a, Arts & Entertainment

Drinking like there’s no tomorrow

If  there is one lesson to be learned from all three features writ- ten by Edgar Wright and Simon Pegg in the last decade, it is that looks are always  deceiving.  In Shaun of the Dead (2004), the titular Shaun treks to the  corner  store  to buy  Cornettos— the U.K. equivalent of Drum- sticks, and a recurring motif in each of the films— oblivious  to the fact that a zombie  apocalypse is occur- ring around him. Similarly, Hot Fuzz (2007)  played  upon  the  superficial innocence  of a sleepy English  village. The creative duo revisits these themes of lurking malevolence in The World’s End, this time waxing Sci-Fi while simultaneously exploring one man’s yearning to return to his golden youth. The result does not disappoint.

Pegg  stars  as  Gary King,  a 40-year-old alcoholic deadbeat who tries to relive the greatest night of his life by dragging his high school bud- dies,  now  successful  businessmen, back  to  his  hometown  of  Newton Haven. They plan to finish the ambitious 12-stop pub crawl, culminating at the aptly named ‘World’s End’ that they failed to complete 20 years ear- lier. Yet an unlikely obstacle stands in their way: body-snatching  aliens have settled in Newton Haven. The concept   works   brilliantly   as   we watch King gallop from pub to pub, his  resentful  friends  trailing  along behind him and berating his idiocy as they are forced to battle with malicious humanoids.

Also  key to this film’s appeal are  excellent  performances  on  the part  of Pegg  and the remainder  of the  film’s  entire   supporting   cast. Pegg    perfectly    portrays    King’s groan-inducing immaturity and desperate nostalgia as he enters middle age, while his buddies provide other moments  of  hilarity.  Martin  Free- man  is excellent  as the  Bluetooth-sporting  Oliver,  whose  catchphrase — “Double-you  tee eff, Gary!?”— gets increasingly hilarious with each repeated exclamation.

If The World’s End has a weak-ness, it’s that it tries to cram so much material   into   its   modest   running time of 109 minutes that the viewer can sometimes  feel left in the dust. Wright  and Pegg seek to bring the audience up to speed by kicking off the film with a delightfully  kitschy prologue   telling   the   whole   story of  the  legendary  1990  pub  crawl through  King’s  eyes.  But  because the sequence  moves so  rapidly and we get so little time with each character,  it’s  frustrating  to  figure  out which friend is which in the present- day scenes that follow.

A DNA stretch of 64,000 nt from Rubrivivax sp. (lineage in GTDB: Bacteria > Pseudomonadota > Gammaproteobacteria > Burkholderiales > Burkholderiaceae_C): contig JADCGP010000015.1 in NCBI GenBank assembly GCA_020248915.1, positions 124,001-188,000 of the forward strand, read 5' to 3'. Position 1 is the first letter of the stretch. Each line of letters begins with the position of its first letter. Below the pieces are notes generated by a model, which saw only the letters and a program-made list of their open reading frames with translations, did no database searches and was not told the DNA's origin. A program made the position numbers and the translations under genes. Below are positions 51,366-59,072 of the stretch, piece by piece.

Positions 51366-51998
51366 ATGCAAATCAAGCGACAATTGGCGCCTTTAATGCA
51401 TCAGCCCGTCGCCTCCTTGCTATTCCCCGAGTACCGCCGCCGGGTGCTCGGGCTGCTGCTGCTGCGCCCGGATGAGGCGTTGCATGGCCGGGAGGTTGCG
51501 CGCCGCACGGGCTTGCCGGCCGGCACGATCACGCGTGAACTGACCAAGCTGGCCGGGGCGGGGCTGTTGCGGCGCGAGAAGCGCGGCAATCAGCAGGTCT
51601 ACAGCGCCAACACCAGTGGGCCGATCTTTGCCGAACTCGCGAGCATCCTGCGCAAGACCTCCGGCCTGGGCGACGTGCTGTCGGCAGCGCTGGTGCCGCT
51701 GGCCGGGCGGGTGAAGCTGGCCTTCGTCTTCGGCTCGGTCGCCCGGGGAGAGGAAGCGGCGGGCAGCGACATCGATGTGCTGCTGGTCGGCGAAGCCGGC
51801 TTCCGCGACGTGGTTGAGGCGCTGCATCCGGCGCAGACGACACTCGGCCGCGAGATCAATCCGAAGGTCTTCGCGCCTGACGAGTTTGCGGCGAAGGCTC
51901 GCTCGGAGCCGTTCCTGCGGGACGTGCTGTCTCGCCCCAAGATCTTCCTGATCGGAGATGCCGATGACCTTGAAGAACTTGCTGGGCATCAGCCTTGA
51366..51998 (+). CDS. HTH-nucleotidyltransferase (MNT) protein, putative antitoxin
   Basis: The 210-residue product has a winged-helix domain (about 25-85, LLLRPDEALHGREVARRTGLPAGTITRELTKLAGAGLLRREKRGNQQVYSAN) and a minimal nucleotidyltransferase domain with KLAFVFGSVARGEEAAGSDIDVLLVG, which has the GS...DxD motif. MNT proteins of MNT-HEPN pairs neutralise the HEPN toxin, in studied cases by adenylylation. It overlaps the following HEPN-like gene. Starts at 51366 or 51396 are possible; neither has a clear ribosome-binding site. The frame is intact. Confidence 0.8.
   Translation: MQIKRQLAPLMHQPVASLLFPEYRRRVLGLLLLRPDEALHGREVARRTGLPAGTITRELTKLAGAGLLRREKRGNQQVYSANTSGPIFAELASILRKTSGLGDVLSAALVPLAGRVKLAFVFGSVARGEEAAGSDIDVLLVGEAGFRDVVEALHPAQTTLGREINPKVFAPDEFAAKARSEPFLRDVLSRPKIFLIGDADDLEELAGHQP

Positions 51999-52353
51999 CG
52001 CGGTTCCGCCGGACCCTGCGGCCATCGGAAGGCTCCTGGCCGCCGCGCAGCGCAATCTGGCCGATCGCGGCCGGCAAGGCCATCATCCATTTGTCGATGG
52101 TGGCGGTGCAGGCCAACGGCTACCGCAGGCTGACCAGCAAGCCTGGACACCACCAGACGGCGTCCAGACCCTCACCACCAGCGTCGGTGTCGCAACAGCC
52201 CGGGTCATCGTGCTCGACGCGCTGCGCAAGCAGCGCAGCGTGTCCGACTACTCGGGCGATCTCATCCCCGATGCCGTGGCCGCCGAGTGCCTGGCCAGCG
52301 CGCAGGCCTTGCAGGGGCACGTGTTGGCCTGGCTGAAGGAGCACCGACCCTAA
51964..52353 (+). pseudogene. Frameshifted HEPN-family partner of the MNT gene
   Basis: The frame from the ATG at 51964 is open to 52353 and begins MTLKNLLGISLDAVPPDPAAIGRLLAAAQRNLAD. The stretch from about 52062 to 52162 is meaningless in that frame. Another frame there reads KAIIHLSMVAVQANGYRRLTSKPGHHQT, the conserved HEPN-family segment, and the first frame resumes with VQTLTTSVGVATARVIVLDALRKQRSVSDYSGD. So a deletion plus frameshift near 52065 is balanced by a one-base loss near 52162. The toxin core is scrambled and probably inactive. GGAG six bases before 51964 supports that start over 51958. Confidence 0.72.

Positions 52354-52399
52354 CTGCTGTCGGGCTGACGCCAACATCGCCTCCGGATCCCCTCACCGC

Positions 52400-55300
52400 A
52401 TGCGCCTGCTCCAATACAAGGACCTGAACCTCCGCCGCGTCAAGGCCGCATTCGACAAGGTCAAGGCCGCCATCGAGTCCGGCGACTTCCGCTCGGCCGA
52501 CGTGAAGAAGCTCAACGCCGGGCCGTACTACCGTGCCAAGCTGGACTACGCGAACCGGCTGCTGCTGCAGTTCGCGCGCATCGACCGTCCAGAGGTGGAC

Luckily, we have Wright’s dynamic  directing  style to keep us engrossed  from start to finish. That being  said, Wright offers nothing new here stylistically;  almost all of the   ingenious   techniques   he  uses are recognizable  from his previous work. Also reused are a number of sight gags: characters  find creative ways to finish off their inhuman foes just as they did in Shaun of the Dead, and turn their heads only to be met with the creepy, synchronized stares of the townspeople  just as they did in Hot Fuzz. Nevertheless, the visual gags have been used just sparingly enough that they still feel fresh and entertaining  here.  Moreover,  some of  them— like when King tries to jump over a fence and  instead knocks it over (a trilogy trademark) —are clearly intended to be winking tributes rather than lazy repeats.

The  World’s End doesn’t try to hide the fact that it owes a great deal to its predecessor  and to classic Sci-Fi staples like Invasion of the Body Snatchers and  Doctor Who. In the end, it doesn’t need to, since Wright and Pegg have the imaginative potency to make even the most recognizable movie clichés feel new again.

The World’s End was released on Aug. 23 and is currently playing at the Scotiabank Theatre on 977 rue Sainte-Catherine Ouest.

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